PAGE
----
History of Political Economy 32.3 (2000) 705-707
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A History of Economic Thought:
The LSE Lectures
A History of Economic Thought: The LSE Lectures. By Lionel Robbins. Edited by Steven G. Medema and Warren J. Samuels. Princeton, N.J.: Princeton University Press, 1998. xxviii; 359 pp. $39.95.
Verdi wrote Falstaff, that most delightful of operas, in his eightieth year, its tenderness and fun a mirror held up to his own vigorous old age. In their own way these intensely personal lectures, given when Robbins was much the same age as Verdi, [End Page 705] convey much the same sense of serene enjoyment as that opera. Indeed, so personal are they that it is hard to write about them impersonally; I won’t even try.
For many years (the editors do not tell us how many), Robbins gave a series of lectures on the history of economic thought to an audience of advanced undergraduate and graduate students at the LSE. But he never wrote them up for publication, and it was only in 1979–80 and again in 1980–81 that someone, actually his grandson, had the bright idea of recording them. The resulting tapes were then transcribed, with handwritten amendments by Lady Robbins and her son-in-law, and the resulting typescript deposited in the LSE archives in 1989, five years after his death at the age of eighty-five. However, it was not until 1995 that Steven Medema serendipitously discovered this error-laden typescript and arranged for its publication, which involved detailed checking against the original tapes, first by Medema alone and then with Warren Samuels, and then some gentle editing. Their light touch has done wonderfully well in preserving the immediacy of these lectures. One is conscious always both of the student audience and of Robbins’s awareness of that audience (on page 169, for example, “You all know who Godwin was I hope. Anybody who doesn’t? Candour is always a virtue.”).
Understandably, the editors thought it inappropriate to correct Robbins’s relatively few outright slips (both in the text and in his reading list in appendix A), but it does seem unfortunate that footnotes were not added to correct some of the more glaring mistakes. For example, in his discussion on page 253 of Augustin Cournot on costs and competition, the word “increasing” should be replaced everywhere by “decreasing,” although later on (p. 309) he gets it right when discussing Cournot and Alfred Marshall. There are also a few misspellings in the text (which in the nature of the case have to be the editors’ responsibility) and an amusing editorial gaffe in their introduction (xxii), which has Robbins claiming to have read the entire 162 pages of Locke’s Civil Government in “half an hour,” whereas the context makes it plain (105) that he claimed to have read only its 18-page chapter 5 in that brief time.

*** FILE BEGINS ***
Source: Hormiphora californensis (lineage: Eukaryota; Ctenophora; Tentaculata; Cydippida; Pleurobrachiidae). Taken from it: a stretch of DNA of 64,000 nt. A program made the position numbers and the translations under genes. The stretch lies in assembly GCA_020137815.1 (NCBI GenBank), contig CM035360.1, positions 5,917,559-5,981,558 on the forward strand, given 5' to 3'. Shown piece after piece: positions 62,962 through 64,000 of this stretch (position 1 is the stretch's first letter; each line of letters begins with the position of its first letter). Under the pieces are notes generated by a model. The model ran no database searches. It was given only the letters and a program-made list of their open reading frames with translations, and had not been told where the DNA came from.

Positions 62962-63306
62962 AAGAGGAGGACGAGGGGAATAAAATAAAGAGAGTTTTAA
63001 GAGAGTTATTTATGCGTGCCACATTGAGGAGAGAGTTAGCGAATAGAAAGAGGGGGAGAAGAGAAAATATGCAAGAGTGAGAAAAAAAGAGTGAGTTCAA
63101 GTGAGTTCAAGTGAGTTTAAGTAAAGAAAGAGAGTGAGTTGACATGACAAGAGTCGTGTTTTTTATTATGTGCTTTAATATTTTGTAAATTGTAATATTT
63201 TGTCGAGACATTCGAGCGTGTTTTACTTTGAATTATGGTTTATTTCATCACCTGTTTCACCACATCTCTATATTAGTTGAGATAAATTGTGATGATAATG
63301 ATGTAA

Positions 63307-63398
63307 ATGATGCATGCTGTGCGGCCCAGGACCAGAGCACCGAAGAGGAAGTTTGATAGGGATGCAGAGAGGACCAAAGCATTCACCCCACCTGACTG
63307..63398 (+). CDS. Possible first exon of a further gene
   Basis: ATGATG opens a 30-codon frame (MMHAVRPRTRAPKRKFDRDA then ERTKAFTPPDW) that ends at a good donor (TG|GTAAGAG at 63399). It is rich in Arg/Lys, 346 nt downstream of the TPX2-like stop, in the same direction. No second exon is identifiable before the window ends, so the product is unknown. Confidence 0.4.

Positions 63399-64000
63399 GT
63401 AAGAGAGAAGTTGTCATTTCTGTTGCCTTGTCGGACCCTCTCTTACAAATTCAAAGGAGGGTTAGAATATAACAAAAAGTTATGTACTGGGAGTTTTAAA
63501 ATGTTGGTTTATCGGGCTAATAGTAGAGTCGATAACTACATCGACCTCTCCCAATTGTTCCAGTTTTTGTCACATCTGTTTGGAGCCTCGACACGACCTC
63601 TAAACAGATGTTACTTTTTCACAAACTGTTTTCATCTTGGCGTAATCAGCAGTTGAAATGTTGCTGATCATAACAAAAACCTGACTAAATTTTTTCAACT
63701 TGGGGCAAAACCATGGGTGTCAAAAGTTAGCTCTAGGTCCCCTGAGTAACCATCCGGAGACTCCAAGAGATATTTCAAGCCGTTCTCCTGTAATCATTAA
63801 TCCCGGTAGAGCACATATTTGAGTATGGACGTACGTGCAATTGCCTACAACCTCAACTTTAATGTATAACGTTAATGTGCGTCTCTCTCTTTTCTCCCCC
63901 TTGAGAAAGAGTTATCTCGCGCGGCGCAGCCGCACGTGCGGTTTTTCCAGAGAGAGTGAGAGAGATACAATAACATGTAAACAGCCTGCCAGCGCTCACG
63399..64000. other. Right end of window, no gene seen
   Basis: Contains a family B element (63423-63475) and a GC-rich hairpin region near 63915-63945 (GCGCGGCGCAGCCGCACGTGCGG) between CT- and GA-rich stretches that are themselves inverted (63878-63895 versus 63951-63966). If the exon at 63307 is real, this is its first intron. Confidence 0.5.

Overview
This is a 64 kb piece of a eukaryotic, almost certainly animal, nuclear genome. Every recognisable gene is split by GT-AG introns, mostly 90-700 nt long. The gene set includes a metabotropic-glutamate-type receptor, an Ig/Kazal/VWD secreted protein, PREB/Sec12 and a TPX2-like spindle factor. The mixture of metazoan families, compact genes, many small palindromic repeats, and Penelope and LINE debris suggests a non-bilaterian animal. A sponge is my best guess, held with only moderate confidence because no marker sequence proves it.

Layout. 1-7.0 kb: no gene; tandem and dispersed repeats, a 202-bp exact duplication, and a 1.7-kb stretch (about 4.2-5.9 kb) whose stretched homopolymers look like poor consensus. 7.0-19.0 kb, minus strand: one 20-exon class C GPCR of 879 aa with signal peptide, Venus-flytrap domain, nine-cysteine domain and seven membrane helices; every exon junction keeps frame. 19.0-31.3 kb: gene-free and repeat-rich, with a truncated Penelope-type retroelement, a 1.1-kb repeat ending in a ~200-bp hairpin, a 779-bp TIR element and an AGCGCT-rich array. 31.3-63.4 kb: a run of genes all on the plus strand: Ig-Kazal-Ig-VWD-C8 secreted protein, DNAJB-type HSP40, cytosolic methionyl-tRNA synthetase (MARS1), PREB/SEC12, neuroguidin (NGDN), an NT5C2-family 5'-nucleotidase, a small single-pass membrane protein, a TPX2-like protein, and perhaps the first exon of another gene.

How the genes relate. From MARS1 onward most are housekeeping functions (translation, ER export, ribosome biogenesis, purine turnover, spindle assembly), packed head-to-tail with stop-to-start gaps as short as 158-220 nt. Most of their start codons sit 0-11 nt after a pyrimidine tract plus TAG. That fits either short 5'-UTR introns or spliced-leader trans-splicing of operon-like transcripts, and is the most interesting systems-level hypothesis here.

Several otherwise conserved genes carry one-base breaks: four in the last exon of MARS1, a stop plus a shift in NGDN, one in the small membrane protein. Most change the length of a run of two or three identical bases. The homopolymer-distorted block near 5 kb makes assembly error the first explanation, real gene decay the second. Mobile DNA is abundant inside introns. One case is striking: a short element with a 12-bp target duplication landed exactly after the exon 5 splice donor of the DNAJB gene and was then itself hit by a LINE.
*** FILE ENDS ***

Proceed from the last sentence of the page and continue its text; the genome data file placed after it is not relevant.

These minor blemishes aside, the editors are to be congratulated on their fine achievement, as are the publishers on producing a handsome, well-printed volume at a very reasonable price—quotidian virtues perhaps but not so common these days, especially in the history of economic thought.
After reading this book through I found myself wondering why I like it so much. Certainly not for its structure, which is standard enough, beginning with Plato and ending with the late neoclassicals Irving Fisher, Marshall, and Knut Wicksell. Nor for its content. Much of what he actually says about the neoclassical period, for example, is rather old-fashioned in content, concerned primarily with debates that were current in the 1930s, such as those over the development of the marginal productivity theory of distribution. There is indeed little evidence that Robbins had read any of the post–World War II literature that has led to new and often more correct interpretations of older work, such as the game-theoretic significance of F. Y. Edgeworth’s theory of recontract or the Sraffian analysis of David Ricardo’s concerns with a measure of value. [End Page 706]